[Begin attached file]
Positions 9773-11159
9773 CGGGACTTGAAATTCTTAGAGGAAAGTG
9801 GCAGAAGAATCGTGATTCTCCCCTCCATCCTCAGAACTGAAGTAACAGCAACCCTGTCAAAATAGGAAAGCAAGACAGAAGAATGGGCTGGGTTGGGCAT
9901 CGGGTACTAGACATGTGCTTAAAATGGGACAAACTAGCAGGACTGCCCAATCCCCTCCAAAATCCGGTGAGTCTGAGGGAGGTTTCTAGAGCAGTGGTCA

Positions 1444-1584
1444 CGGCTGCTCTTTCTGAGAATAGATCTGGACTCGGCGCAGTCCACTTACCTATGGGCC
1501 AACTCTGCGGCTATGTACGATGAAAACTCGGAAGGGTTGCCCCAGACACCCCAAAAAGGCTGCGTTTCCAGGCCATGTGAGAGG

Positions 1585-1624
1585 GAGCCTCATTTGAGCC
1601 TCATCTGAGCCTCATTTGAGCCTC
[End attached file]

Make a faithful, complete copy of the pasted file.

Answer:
Positions 9773-11159
9773 CGGGACTTGAAATTCTTAGAGGAAAGTG
9801 GCAGAAGAATCGTGATTCTCCCCTCCATCCTCAGAACTGAAGTAACAGCAACCCTGTCAAAATAGGAAAGCAAGACAGAAGAATGGGCTGGGTTGGGCAT
9901 CGGGTACTAGACATGTGCTTAAAATGGGACAAACTAGCAGGACTGCCCAATCCCCTCCAAAATCCGGTGAGTCTGAGGGAGGTTTCTAGAGCAGTGGTCA

Positions 1444-1584
1444 CGGCTGCTCTTTCTGAGAATAGATCTGGACTCGGCGCAGTCCACTTACCTATGGGCC
1501 AACTCTGCGGCTATGTACGATGAAAACTCGGAAGGGTTGCCCCAGACACCCCAAAAAGGCTGCGTTTCCAGGCCATGTGAGAGG

Positions 1585-1624
1585 GAGCCTCATTTGAGCC
1601 TCATCTGAGCCTCATTTGAGCCTC